Growing Asian Healthcare Market Expands Opportunities for Devicemakers
Per capita healthcare spending in Asia is expected to increase by almost 64 percent by 2010, expanding markets for medical devicemakers, according to a new report from Kalorama Information.
The report, “Asian Medical Device Markets,” says the market in Asia has experienced “constant growth” over the last decade, despite evolving regulatory and technological factors.
For the 13 countries in Asia, the report said the combined healthcare expenditure was $753 billion in 2005. But the report specifically focused on the healthcare sectors in five countries — Australia, China, India, Japan and South Korea — which Kalorama said have a combined value of approximately $31.63 billion in 2007.
By 2010, these five key markets are expected to total $43.08 billion, with China, Australia and India showing “exceptional growth.”
These markets could present important opportunities for devicemakers as the medical device markets of all five countries have “very large import components.”
In fact, for Australia and India, imports make up as much as 90 percent of the medical device market. Similarly, imports, primarily from the U.S. and Europe, make up almost 70 percent of the medical device market in China, the report said.
The domestic Australian medical device market was estimated to be worth approximately $2 billion in 2006 and is expected to grow at a compound annual growth rate (CAGR) of roughly 14.57 percent until 2010.
One of the key characteristics of the Australian medical device industry is that most medical devices produced are exported, while most medical devices consumed are imported, Kalorama said.
Another of the three major growth markets is China, estimated to be worth roughly $5.03 billion in 2006. Imports make up almost 70 percent of this market, which is expected to grow at a CAGR of almost 24 percent until 2010, the report said.
Technologies such as medical imaging, ultrasound probe technology and fiber endoscope-related technology are being introduced in China to satisfy increasing demand for products that meet international standards.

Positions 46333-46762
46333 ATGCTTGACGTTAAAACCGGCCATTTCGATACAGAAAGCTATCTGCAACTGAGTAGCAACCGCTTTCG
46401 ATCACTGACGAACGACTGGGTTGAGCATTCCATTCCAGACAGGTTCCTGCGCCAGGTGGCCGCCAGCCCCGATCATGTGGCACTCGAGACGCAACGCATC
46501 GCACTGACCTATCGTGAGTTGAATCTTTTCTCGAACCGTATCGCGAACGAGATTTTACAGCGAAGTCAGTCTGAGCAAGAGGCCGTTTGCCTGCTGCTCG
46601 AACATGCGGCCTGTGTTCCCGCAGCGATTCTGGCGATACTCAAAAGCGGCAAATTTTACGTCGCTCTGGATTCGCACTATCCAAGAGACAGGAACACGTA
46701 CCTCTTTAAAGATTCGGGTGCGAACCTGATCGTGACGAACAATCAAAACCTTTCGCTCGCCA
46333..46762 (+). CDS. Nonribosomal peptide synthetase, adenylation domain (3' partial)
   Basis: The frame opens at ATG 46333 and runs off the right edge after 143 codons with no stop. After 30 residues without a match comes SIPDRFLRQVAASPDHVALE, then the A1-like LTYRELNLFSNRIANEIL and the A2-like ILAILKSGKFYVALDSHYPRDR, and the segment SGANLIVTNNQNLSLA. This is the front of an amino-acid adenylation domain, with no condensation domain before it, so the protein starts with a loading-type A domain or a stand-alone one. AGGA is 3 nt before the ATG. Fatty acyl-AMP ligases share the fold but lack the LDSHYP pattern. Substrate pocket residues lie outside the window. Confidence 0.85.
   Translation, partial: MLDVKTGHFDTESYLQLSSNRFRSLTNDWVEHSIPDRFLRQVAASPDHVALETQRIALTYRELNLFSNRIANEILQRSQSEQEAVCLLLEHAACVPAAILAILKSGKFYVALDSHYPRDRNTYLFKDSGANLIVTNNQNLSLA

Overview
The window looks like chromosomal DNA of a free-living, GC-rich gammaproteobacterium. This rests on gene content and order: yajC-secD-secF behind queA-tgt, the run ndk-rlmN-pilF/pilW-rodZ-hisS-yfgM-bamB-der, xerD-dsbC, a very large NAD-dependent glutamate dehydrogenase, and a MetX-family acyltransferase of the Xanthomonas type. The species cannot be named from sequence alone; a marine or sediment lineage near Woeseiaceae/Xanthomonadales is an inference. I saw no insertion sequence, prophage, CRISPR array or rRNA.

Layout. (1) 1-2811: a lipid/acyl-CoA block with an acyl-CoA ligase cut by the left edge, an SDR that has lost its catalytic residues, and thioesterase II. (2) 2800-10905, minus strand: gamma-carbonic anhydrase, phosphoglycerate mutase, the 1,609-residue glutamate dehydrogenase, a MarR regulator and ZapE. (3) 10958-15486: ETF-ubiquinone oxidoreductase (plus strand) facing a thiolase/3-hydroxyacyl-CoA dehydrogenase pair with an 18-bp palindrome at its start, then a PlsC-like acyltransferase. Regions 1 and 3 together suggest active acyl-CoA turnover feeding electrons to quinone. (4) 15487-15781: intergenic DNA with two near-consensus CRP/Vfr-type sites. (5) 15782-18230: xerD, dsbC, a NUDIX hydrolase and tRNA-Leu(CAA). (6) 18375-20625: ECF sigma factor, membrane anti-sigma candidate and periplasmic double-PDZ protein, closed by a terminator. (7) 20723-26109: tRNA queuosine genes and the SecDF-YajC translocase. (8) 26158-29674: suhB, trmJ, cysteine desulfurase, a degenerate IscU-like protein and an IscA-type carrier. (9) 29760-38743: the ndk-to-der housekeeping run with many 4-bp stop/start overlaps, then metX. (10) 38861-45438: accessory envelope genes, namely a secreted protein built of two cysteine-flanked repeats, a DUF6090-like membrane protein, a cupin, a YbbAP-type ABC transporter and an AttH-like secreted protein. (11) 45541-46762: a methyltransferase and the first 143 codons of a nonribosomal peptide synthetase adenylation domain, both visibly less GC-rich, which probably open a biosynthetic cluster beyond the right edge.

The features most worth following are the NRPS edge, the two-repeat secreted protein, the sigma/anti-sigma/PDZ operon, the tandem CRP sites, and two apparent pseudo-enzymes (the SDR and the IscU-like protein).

But industry growth is inhibited by doctors’ limited knowledge about high-technology devices, the “very small” demand for refurbished items and the “fragmented and unregulated” nature of the market, according to Kalorama.
India also has a “highly unregulated regulatory setup,” but is in the process of establishing regulatory norms, the report said. The medical device market there increased from approximately $550 million in 1993 to roughly $1.3 billion in 2006 and is expected to grow at a rate of roughly 7.2 percent annually until 2010.
Manufacturers may want to focus on India’s private sector, which held 80 percent of the healthcare delivery market in 2006 and “is expected to drive the development of infrastructure in the healthcare industry” over the next several years.
The Japanese medical device market, worth $19.27 billion in 2006, is the largest in the region and the second largest in the world, Kalorama said. However, it is expected to show the least growth — at a CAGR of 1.49 percent over the next five-year period — among the five countries.
Demand for Cutting Edge Technology
The demand for imported medical devices is still expected to increase, along with the demand for devices with “cutting-edge technology” manufactured by U.S. companies. In addition, because of its aging population and shortage of hospital beds, high-quality homecare equipment has a potential market in the country.
However, the saturation level of the market and the “rigid laws and regulations” of the country are limiting market growth.
Finally, the South Korean medical device industry is estimated to have been $2.61 billion in 2006, with an expected CAGR of 5.1 percent until 2010, to reach roughly $3.18 billion.
Favorable government policies and R&D support have helped the industry, the report said. The demand for homecare medical devices and self-treatment devices is growing and imports have been a significant component of the South Korean medical device market in recent years.
However, increasing medical expenses and strict requirements for market entry are the main growth inhibitors for the market. — April Astor